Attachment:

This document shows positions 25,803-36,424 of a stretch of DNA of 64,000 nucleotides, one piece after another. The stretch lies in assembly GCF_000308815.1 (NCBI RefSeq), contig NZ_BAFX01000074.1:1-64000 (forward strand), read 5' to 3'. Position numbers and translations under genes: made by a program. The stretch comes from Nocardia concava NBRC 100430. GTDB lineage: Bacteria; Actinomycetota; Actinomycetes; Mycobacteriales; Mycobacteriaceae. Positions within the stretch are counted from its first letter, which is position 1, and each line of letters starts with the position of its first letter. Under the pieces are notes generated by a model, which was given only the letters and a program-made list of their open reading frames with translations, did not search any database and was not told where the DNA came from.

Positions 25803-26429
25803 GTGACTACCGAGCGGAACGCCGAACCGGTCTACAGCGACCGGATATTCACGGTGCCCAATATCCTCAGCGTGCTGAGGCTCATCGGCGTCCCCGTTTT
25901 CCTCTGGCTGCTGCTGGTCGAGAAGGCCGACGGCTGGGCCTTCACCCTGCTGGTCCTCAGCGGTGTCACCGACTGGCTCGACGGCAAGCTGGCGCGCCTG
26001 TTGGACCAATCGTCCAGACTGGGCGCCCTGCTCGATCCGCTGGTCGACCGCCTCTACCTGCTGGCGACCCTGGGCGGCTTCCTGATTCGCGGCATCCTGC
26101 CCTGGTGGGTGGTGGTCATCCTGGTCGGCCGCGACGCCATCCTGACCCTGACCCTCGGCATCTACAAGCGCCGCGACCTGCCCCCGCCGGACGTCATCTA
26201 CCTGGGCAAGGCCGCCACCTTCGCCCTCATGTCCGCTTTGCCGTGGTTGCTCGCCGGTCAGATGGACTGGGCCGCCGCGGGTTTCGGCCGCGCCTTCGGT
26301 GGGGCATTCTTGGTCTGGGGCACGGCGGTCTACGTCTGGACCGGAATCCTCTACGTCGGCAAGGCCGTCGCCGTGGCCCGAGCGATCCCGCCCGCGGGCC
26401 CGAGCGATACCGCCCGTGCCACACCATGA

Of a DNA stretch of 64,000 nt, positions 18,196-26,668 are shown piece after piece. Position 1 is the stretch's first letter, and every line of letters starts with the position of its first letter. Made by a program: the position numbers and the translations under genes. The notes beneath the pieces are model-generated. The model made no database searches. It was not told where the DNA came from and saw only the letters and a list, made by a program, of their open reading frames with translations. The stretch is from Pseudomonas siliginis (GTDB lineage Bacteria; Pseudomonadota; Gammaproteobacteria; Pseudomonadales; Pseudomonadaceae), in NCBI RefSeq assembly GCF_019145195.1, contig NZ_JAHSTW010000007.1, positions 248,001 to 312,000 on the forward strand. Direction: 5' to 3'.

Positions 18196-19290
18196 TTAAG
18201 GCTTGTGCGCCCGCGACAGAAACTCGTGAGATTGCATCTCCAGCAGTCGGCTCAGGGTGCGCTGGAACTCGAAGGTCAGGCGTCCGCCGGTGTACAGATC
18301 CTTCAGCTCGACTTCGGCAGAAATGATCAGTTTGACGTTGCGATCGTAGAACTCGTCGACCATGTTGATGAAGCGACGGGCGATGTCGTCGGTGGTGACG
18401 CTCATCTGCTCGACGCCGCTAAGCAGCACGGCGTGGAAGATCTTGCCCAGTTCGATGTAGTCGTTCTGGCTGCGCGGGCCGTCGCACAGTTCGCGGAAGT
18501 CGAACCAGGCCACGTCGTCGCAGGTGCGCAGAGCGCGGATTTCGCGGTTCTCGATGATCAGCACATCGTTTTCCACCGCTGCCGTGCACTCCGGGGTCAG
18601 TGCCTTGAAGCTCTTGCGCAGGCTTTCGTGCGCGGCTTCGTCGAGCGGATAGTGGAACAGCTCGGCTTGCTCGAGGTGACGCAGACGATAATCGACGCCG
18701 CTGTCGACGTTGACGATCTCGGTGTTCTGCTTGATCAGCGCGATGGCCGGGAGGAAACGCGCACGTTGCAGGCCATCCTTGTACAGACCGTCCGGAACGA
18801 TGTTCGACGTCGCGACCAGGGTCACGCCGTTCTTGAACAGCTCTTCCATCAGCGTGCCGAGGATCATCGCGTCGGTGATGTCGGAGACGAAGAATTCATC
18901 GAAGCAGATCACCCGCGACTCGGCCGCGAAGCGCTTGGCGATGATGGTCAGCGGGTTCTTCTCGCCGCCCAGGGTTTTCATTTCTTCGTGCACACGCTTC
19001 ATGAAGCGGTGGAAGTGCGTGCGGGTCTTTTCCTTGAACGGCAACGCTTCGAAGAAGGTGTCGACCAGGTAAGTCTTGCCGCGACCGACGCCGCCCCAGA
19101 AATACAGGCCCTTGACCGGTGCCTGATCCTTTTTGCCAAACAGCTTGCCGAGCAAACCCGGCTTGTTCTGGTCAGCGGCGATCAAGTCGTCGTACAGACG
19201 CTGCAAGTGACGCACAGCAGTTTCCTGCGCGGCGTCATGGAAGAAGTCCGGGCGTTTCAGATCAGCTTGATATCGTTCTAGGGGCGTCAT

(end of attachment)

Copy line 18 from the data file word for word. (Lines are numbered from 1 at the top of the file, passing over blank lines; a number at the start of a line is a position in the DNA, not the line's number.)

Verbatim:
18701 CTGTCGACGTTGACGATCTCGGTGTTCTGCTTGATCAGCGCGATGGCCGGGAGGAAACGCGCACGTTGCAGGCCATCCTTGTACAGACCGTCCGGAACGA